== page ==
Looking for things to do in Turkey? After spending some quality time browsing the bazaars and admiring the architecture of Istanbul, consider leaving the city to discover some of these hidden gems, and learn the true meaning of Turkish hospitality. An awesomely unique East meets West destination, from the sea to the city, Turkey will impress you at every turn.

Photo Credit: Stijn Nieuwendijk

Butterfly Valley, Faralya, Turkey

A true Mediterranean paradise complete with magnificent waterfall, soft beach with turquoise water, and a view that you will never forget, Butterfly Valley has remained pristine despite its remarkable accessibility. An oasis for both adventurers and relaxation-seekers alike, a trip to Butterfly Valley should factor high on your bucket list.

Photo Credit: Moonstar909Safranbolu, Turkey

Curious to see modern day example of Ottoman culture? Travel to Safranbolu, a UNESCO world heritage site in the Black Sea region of Turkey best known for its astoundingly well-preserved Ottoman architecture. Stay in one of the several charming house-turned-inns, walk through craft markets and cobblestoned streets, and sample Ottoman cuisine. Despite its beauty and historical appeal, the town has managed to retained its authenticity and not become a tourist trap. Rumor has it that the local saffron is some of the best in the world, so be sure to try some during your visit.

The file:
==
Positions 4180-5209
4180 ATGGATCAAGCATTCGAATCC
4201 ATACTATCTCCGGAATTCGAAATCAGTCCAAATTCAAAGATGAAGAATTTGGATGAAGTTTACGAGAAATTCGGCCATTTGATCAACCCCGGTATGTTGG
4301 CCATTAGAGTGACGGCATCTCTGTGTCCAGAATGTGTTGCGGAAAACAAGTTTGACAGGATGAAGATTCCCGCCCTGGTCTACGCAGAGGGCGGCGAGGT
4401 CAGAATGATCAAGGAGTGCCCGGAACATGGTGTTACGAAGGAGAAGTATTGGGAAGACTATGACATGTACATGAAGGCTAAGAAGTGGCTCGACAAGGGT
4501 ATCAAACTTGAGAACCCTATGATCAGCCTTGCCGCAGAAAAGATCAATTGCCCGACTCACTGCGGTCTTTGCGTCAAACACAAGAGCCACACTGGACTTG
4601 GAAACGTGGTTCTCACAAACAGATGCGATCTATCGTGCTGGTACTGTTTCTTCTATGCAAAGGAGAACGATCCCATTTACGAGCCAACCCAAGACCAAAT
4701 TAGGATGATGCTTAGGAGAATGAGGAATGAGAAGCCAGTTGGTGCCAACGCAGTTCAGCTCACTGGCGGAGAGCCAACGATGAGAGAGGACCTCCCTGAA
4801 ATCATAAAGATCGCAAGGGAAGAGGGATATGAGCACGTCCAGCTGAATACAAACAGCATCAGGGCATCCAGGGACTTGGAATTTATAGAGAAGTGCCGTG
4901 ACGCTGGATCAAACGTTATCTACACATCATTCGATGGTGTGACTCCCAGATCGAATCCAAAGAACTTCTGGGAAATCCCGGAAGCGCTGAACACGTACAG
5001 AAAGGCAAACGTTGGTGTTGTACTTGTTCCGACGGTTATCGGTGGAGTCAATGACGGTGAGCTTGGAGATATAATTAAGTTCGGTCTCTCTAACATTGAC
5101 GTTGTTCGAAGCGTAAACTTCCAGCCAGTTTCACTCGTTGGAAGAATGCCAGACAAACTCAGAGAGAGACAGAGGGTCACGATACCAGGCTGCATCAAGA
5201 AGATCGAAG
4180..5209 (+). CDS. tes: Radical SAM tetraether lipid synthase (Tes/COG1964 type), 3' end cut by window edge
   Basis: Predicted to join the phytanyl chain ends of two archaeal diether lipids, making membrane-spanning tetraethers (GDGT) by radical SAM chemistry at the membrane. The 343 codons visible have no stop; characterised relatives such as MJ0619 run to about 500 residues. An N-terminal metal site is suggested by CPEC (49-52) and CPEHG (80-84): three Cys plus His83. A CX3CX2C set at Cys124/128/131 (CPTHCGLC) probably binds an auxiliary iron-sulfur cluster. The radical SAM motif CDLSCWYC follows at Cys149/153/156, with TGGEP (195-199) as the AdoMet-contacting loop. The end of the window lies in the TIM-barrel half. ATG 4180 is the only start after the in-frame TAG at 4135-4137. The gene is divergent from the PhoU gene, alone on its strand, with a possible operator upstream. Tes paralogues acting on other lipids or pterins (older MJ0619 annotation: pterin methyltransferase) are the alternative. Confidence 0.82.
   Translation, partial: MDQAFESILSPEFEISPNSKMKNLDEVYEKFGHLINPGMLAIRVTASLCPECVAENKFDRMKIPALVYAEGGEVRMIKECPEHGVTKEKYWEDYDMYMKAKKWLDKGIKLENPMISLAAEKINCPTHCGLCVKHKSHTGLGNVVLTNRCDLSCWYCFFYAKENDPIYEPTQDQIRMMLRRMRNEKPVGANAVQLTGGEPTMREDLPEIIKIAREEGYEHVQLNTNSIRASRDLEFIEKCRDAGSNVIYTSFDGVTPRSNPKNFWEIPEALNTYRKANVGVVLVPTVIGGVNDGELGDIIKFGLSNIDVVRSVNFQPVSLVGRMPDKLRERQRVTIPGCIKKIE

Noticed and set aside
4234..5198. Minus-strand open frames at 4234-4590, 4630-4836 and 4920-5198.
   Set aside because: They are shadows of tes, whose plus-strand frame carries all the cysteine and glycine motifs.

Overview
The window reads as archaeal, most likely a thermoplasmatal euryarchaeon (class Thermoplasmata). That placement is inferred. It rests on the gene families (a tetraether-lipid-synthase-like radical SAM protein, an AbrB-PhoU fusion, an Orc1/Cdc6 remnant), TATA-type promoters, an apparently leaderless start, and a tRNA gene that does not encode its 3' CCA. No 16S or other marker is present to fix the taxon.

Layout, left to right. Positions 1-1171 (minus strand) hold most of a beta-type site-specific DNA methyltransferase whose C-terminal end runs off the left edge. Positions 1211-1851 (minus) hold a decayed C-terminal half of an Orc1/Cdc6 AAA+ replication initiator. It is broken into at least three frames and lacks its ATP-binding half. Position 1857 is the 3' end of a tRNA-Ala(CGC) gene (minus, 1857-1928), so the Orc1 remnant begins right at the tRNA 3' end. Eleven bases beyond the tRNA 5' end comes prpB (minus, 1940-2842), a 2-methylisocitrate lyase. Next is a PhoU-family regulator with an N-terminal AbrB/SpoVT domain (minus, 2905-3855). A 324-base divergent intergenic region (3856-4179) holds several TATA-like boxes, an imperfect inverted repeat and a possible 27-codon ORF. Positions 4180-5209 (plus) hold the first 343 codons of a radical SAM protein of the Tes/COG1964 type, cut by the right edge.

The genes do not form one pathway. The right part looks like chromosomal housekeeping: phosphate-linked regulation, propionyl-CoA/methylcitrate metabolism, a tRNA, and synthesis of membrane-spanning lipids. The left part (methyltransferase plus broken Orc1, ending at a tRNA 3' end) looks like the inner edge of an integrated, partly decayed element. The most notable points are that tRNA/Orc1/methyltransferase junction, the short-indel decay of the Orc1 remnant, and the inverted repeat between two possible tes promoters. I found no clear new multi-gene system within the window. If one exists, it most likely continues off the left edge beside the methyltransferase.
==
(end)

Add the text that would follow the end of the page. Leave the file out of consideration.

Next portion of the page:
Photo Credit: Colin

Yuvacali, Turkey

Escape the crowds of Western Turkey by traveling to Yuvacali, a Kurdish village in Southeastern Turkey. Stay with a Kurdish family arranged through Nomad Tours Turkey, a group that strives to keep Kurdish tribal life intact. Try your hand at milking a sheep, or help your host family make homemade bread before you head off to see the nearby ancient cities of Diyarbakir, Sanliurfa, or Harran -- best known for its distinct beehive style architecture. This off the beaten path destination will surely fulfill your craving for culture.

Photo Credit: Seyfi Şeren

Amasya, Turkey

Like Safranbolu, Amasya is located in the Black Sea region of Anatolian. It too is known for its old Ottoman houses and antiquities, but perhaps even more breathtaking than the architecture is the location. Sitting on the banks of the Yesilirmak river, the city is flanked by imposing rock cliffs. Ancient tombs of the Pontus kings have been carved into the rock, and are beautifully illuminated at night. Amasya also boasts fine examples of Seljuk Turkish architecture and an archeological museum containing local mummies. Do not pass up the opportunity to explore this serene and hospitable gem during your travels in Turkey.